For an athlete, though, they are responsible for any drug they take, inadvertent or not. Fellow Argentinean Guilermo Canas completed a 15 month suspension for a banned substance last year. In Canas’ case he didn’t read the label on the prescription he allegedly got from a tournament doctor, and he didn’t enter it onto the drug control sheet, so he gets a suspension.

Athletes complain that this makes the anti-drug agencies quasi-legal but I think it’s the correct approach. The players are held responsible for whatever goes into their body. They’re given a wallet size card with a list of all banned substances and there’s a drug control officer at every tournament to help them.

As for the quasi-legal argument, Canas appealed his suspension to the Swiss Federal Tribunal – Switzerland’s supreme court – to try to get his suspension voided. On more than one occasion, the Tribunal has affirmed an anti-drug agency’s jurisdiction in these matters.

The second interesting part of this story is Puerta’s wild card. The ATP players asked the tour to stop giving wild cards to players returning from drug suspensions. Some players are unhappy that Canas has pushed his way up the ranking so quickly after serving his suspension. Canas started his journey back with four wild cards into challenger events.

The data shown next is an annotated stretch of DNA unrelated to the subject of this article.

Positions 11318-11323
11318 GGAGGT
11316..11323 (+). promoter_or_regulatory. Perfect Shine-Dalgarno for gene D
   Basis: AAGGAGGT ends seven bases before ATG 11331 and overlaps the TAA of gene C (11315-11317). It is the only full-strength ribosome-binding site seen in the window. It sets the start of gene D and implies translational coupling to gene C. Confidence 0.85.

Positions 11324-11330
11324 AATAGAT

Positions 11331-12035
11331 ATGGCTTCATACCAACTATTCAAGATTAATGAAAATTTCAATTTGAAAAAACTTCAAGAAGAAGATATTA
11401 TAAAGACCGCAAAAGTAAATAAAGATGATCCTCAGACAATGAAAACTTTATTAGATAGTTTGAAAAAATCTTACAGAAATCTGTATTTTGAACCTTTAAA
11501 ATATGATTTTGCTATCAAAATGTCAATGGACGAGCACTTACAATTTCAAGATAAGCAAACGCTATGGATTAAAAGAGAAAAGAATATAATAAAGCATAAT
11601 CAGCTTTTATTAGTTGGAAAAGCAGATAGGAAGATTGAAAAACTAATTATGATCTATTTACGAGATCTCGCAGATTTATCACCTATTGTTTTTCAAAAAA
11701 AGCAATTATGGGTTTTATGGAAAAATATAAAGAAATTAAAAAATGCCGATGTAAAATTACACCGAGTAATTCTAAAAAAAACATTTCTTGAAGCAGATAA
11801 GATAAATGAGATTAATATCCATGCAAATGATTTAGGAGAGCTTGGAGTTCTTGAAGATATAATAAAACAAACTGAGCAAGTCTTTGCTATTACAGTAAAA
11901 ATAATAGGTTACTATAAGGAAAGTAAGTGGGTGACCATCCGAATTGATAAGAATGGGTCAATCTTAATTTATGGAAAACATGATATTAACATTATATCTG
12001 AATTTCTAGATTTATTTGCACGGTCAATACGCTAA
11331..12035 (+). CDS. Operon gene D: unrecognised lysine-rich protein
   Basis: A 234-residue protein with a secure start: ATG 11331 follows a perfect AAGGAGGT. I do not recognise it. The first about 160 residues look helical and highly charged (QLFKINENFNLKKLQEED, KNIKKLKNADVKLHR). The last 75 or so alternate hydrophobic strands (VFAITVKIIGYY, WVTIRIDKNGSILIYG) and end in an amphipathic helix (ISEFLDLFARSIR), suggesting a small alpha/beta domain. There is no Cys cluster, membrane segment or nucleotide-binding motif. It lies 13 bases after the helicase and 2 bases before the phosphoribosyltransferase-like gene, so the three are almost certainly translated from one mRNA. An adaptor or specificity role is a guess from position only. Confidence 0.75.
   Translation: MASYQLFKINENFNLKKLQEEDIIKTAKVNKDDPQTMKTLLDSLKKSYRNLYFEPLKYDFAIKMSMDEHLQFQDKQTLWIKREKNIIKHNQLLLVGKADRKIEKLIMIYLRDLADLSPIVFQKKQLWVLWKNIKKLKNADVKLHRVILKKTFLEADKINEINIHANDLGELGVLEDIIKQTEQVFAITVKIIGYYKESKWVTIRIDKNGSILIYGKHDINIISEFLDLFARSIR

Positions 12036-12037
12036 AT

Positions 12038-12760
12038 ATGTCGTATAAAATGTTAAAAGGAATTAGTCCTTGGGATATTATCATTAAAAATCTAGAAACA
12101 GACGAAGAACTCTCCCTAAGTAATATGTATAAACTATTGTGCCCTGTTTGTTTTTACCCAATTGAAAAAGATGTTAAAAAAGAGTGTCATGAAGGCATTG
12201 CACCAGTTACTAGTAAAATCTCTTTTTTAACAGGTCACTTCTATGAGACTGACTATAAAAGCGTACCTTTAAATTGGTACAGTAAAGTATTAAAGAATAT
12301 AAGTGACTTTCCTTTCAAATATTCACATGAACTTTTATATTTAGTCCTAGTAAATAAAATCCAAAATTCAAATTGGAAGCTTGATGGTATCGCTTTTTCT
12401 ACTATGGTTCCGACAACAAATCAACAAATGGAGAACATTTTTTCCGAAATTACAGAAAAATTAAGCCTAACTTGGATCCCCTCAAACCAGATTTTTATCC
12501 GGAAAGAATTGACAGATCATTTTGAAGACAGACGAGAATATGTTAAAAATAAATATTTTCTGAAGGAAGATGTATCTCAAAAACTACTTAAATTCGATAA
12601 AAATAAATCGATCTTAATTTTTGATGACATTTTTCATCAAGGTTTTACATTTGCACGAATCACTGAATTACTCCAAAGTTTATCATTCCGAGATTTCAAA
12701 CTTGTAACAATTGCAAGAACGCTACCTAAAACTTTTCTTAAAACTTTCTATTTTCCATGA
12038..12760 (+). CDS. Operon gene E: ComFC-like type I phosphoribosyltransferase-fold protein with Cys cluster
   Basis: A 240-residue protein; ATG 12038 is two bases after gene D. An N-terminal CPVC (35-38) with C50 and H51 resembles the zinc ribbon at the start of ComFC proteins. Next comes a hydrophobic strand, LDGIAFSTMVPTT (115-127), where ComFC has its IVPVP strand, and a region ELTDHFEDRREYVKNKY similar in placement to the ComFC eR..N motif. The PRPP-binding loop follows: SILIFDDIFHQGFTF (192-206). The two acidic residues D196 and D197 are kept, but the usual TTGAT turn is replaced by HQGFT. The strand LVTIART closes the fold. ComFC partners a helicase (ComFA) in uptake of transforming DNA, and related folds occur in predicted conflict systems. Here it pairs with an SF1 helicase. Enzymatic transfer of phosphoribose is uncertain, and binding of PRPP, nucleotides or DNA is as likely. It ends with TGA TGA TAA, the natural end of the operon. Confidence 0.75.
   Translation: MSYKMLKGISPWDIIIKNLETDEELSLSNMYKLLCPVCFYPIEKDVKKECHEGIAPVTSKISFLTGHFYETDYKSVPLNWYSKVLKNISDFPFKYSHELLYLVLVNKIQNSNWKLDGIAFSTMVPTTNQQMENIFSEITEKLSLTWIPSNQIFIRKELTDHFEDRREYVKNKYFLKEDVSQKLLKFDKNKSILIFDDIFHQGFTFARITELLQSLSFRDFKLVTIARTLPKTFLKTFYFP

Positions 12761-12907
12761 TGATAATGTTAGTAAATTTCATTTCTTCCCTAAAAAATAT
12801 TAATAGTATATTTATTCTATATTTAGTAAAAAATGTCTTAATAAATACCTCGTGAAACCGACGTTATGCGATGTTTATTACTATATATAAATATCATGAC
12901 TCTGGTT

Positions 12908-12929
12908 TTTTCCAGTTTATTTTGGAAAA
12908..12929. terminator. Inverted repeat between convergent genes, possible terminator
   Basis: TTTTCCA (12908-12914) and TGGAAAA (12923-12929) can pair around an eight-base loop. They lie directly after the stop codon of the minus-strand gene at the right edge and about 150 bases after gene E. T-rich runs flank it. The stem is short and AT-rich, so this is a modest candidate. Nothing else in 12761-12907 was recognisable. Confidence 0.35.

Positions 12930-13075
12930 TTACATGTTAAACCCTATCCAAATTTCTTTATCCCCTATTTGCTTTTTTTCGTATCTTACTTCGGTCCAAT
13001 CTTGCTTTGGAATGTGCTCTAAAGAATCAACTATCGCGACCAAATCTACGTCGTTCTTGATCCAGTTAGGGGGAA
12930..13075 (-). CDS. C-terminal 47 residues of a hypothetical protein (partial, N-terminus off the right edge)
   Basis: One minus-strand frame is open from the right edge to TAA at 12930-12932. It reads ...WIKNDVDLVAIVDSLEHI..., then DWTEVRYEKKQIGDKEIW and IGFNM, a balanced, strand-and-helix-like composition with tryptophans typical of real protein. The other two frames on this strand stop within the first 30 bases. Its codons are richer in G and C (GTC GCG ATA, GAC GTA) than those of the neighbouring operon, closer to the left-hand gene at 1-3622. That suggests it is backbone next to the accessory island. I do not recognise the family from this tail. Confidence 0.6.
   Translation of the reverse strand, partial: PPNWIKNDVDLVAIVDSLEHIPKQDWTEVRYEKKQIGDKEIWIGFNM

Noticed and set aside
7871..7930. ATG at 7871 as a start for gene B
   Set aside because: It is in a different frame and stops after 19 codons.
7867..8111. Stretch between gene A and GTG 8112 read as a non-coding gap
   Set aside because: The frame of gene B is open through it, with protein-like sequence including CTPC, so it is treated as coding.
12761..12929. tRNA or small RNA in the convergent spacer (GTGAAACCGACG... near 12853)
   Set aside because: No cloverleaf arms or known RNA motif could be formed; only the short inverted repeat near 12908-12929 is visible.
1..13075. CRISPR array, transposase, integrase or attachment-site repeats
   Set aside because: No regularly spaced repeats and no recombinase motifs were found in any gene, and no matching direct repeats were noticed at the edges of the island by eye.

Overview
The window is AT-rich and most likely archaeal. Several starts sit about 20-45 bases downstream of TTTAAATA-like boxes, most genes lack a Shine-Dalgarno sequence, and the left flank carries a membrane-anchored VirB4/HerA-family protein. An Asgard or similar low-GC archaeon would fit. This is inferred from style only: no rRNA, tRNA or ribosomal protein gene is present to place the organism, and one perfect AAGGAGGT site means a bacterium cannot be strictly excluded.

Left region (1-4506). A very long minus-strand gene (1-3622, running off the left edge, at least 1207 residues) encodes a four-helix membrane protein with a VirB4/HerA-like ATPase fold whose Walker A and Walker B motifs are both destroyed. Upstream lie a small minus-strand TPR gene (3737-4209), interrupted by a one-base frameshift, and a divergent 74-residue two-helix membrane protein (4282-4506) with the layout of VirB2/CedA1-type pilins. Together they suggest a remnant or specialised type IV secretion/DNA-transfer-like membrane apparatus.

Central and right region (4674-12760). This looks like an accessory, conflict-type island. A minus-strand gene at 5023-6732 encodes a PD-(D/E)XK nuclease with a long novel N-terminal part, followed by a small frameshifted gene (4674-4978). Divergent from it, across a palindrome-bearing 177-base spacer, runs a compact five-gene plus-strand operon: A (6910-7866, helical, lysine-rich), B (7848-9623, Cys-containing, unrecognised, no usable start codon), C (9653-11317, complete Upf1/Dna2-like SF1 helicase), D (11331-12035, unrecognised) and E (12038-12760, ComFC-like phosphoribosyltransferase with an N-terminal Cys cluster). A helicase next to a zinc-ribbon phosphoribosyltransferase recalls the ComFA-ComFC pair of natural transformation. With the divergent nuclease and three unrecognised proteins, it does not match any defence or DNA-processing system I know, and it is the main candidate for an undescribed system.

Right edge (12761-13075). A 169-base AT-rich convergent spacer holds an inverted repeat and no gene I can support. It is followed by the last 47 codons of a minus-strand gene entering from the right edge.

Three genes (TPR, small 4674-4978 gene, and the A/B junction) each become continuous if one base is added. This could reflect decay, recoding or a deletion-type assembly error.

I’m with the “he’s already done his time” crowd on this one. Once you’ve served your suspension, you should have the same privileges as anyone else on the tour. If a tournament director wants to give a returning player a wild card, so be it. No need for more punishment.

See also:
B**tch and Singe Dept: Henin Tops Williams at the French
How Far Will Maria Sharapova Go?
B**tch And Sing Dept: At the French Open
Suicide Pools and Richard Gasquet
B**tch and Sing Dept: Springtime in Paris
Serena, Roger and Posh Spice
Familiar Final at the French Open (French Open preview)